"That is where corn chips come from. Hmmm... Maybe ol' Professor Hardwood is onto something. He probably really loves corn. And all corn-related products. I mean, isn't that what you're supposed to put in a frame? Things you love? I'm gonna do that. When I get home, I'm gonna frame a bunch of stuff I love. Like lasagna. I love lasagna. It's so good and cheesy. You know who else loves lasagna? Garfield. Man, that cat really loves lasagna. Maybe I should put a picture of Garfield in a frame. You know, as a kind of shorthand way of saying 'I love lasagna.' That would be so fucking inside. Or how 'bout a photo of President Garfield? Oh shit, that would be totally meta! People would be all like 'Jane, why do you have a photo of President Garfield on your mantle?' And I'd be like 'Because I like lasagna, of course.'"
SHOT: "Frozen Horses"
What a tourist attraction!
DIALOGUE: Best in Show
"We have so much in common, we both love soup and snow peas, we love the outdoors, and talking and not talking. We could not talk or talk forever and still find things to not talk about."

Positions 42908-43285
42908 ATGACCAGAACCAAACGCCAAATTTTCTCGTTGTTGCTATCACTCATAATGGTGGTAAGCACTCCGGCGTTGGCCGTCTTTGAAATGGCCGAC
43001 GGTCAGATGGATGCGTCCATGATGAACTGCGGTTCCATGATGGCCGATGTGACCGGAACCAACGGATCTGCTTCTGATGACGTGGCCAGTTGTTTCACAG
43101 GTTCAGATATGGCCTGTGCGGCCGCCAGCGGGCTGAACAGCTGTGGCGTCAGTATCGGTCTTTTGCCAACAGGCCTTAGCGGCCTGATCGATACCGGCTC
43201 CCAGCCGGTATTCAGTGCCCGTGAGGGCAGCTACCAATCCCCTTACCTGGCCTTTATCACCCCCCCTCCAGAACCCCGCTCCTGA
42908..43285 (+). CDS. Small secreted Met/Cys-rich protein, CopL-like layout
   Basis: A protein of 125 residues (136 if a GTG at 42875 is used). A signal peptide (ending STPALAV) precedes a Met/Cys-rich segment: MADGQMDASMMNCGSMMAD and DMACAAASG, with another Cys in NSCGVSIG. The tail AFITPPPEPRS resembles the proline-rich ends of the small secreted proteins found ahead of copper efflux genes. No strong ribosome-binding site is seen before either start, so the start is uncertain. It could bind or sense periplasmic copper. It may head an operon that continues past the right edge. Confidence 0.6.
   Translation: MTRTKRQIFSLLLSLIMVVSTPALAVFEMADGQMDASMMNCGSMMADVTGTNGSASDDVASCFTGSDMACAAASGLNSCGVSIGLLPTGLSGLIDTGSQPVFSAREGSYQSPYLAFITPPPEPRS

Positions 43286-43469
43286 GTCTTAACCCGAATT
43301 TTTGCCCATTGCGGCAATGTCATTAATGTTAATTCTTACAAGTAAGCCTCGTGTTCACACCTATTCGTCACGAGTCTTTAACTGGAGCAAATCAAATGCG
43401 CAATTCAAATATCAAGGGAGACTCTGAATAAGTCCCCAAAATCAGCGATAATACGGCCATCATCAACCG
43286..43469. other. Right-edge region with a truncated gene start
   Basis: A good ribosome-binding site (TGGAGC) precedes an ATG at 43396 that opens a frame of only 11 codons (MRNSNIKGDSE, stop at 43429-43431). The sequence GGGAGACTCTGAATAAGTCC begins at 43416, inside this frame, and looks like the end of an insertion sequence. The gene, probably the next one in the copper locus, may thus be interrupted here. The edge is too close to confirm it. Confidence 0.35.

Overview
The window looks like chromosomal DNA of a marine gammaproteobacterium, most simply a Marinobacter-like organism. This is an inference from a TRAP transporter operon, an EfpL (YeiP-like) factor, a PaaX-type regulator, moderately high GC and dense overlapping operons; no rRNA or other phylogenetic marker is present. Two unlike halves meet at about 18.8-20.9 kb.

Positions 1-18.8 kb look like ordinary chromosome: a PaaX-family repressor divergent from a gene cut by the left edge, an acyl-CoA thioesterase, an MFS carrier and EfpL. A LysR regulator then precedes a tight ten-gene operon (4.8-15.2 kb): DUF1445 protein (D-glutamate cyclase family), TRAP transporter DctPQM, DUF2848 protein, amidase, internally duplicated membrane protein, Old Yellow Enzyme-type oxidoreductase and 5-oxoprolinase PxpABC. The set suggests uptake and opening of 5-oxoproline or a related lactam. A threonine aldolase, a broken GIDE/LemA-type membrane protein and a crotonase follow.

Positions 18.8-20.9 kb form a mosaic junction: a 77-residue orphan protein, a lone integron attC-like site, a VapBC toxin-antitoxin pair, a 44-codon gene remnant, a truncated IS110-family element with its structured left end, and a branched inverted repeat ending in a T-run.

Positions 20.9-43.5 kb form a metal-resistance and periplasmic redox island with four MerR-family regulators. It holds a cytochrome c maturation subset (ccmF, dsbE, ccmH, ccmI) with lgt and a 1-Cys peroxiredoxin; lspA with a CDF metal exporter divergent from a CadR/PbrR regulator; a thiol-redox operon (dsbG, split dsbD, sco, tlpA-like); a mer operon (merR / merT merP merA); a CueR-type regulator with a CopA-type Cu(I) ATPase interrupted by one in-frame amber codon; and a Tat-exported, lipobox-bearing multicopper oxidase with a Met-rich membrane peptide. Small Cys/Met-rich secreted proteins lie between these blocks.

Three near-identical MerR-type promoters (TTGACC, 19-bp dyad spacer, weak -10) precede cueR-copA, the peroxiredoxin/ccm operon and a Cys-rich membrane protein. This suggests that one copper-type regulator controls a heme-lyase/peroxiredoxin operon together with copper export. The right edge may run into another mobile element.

PERFORMANCE: Marcia Gay Harden
I don't "get" Marcia Gay Harden. How can someone be so inconsistent? She gave two of the greatest performances of this decade with this Oscar-winning turn in Pollock as well as Mystic River (#178 on the countdown) and yet she's also given some of the truly worst performances too. American Dreamz, Mona Lisa Smile, American Gun, Into the Wild... she has 42 credits to her name this decade! That's crazy. Oh well, at least we have this blazing performance, yes?
TREND: Australian Film in 2009
Balibo, Beautiful Kate, The Boys Are Back, Bright Star, Cedar Boys, Charlie & Boots, The Combination, Disgrace, Further We Search, Lake Mungo, Lucky Country, Mao's Last Dancer, Mary and Max, My Year Without Sex, Samson & Delilah and Three Blind Mice
It was such a pleasure to come across 2009 and see so many Australian films routinely passing the test. 2009 was the first year of the decade to feature a roster of great Aussie flicks longer than the a list of bad ones. Yes, there were bad ones - Van Diemen's Land, Last Ride, Beautiful, etc - but just look at that list up there and it makes me care not one bit. 2010 is looking just as good!